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The RPG Scrollbars: Quests Done Quick

I must confess, since finishing Siege of Dragonspear the other week, I’ve not actually fired up any RPGs. It’s not for want of them to play. I’m particularly looking forward to finally trying Final Fantasy IX, which I missed back in the day, and Beamdog’s recently announced interquel, Planescape Torment: The Nameless One And A Half. (It’s very similar to the original, only now whenever someone asks “What can change the nature of a man?” a furious little goblin pops onto the screen to yell “#notallmen!”)

The problem has simply been timing – not having a nice satisfying chunk of time to really settle down for an epic experience. So instead, I thought I’d take a look at a few speed-runs, and see how fifty hours suddenly becomes a minute and a half… provided you don’t include the hundreds of hours to get to that point. Here’s a few of them I dug up to make your completion times look like crap, from RPGs old and new.

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Elder Scrolls IV: Oblivion Is Ten Years Old

A reader in the comments yesterday pointed out that it was Elder Scrolls IV: Oblivion‘s birthday. Bethesda’s RPG is now ten years old. It’s the less celebrated of the series’ modern iterations – less weird than Morrowind, more awkward than Skyrim – but its my favourite in the series.

Happy birthday, potato men!

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Skywind Video Shows Progress In Reviving Morrowind

I used to like total conversions not only for those few which were released, but for watching the development process in action. Untextured weapon models get a bad rap, but I like watching a plan come together or even partially together.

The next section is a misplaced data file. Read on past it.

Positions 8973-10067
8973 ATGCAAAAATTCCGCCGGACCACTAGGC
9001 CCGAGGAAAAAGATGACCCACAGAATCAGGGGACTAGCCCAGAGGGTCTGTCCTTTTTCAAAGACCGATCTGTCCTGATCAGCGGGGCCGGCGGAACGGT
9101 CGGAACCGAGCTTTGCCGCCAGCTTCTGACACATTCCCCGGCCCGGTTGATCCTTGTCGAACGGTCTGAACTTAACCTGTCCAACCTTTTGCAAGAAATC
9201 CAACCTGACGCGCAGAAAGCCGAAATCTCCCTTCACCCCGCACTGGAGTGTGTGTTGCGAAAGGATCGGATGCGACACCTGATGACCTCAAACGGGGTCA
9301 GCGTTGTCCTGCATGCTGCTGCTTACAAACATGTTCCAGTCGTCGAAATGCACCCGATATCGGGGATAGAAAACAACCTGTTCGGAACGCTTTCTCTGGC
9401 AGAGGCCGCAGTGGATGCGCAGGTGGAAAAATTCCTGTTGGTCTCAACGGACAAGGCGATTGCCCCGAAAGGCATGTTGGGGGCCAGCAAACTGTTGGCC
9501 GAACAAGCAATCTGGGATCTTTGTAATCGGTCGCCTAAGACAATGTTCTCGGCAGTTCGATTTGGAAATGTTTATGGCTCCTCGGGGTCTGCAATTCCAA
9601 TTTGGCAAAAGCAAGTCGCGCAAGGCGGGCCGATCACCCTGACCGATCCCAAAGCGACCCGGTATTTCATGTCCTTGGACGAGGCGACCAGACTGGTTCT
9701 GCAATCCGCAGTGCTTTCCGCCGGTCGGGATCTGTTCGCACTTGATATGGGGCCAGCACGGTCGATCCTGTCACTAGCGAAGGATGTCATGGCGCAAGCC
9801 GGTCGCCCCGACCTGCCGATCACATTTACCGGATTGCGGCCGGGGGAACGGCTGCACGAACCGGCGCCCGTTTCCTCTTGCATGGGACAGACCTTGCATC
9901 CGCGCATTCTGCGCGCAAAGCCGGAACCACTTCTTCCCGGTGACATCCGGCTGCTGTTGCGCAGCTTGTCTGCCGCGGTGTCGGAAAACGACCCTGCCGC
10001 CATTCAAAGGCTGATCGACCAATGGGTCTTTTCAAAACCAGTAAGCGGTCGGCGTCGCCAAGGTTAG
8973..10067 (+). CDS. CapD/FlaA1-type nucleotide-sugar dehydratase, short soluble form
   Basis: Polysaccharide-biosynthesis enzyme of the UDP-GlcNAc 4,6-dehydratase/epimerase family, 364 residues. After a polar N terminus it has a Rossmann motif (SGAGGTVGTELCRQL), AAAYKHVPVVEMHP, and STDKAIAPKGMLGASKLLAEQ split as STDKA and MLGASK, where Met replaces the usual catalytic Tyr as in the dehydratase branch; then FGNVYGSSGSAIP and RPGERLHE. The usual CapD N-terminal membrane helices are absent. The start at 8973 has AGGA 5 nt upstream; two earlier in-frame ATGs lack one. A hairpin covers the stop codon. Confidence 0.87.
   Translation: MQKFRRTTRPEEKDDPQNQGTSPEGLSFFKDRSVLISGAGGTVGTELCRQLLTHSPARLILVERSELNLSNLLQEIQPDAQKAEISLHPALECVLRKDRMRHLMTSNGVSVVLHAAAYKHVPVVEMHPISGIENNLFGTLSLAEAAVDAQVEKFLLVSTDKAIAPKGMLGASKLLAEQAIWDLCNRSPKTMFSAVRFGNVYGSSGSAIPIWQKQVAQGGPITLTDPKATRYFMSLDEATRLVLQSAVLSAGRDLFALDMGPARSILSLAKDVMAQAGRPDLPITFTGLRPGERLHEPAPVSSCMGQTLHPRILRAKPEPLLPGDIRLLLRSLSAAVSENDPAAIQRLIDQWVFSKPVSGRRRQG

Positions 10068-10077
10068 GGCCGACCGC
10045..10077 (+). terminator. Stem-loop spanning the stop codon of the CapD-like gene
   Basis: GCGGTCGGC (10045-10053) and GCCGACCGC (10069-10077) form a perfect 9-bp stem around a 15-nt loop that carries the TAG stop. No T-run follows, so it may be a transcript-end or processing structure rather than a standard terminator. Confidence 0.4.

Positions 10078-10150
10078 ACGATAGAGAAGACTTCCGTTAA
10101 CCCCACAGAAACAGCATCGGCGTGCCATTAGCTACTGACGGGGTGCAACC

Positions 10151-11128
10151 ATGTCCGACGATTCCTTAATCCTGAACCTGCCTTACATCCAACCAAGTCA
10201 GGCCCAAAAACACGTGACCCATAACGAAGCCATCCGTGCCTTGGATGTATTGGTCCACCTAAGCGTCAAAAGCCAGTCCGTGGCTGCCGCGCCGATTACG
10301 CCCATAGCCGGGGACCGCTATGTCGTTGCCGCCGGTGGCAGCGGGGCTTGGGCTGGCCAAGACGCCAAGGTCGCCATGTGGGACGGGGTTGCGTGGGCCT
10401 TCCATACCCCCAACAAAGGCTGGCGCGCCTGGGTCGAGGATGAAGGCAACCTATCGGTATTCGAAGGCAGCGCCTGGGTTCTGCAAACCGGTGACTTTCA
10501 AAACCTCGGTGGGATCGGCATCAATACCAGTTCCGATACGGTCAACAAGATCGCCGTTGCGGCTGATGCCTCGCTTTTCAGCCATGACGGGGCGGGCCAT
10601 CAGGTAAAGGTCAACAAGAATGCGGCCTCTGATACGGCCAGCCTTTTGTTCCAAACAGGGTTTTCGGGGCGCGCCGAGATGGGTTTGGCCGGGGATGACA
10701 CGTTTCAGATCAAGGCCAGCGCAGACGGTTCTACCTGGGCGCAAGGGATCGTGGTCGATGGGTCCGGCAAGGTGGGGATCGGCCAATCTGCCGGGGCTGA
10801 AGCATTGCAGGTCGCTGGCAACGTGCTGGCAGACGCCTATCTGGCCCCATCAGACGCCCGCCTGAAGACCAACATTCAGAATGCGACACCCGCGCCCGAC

Skywind, then. It’s an attempt to re-build Morrowind within Skyrim’s engine, with re-build environments, textures, models and more. The latest update video shows just how far the project has come, while aiming to recruit more members to help finish it.

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The RPG Scrollbars: Heroes. Don’t. Craft.

Few game mechanics right now make me ‘urrrrrrrrrrgh’ quite like crafting. Bloody, bloody crafting. I hate crafting. I hate that just about every game I pick up can’t wait to introduce its crafting system to me, with its long shopping lists of finnicky items to find, and about as much care for being believable as all those shotguns and medikits Lara Croft used to find littering ancient tombs. Crafting is the worst, and unlike something like the escort missions of old, it manages to be the worst regardless of how much it actually ends up wasting your time.

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Morrowind Overhaul OpenMW Gets New Graphics Engine

The Elder Scrolls III: Morrowind [official site] was released in 2002. It’s testament to how highly regarded the now 13-year-old game is that folks are still determined to keep it alive. OpenMW is one such effort: an open source “engine re-implementation” of Morrowind. It’s still some ways from being finished, but the released build has just received an extensive update.

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Skyblivion! Gawp At The Skyrim Remake Of Oblivion

SKYBLIVION!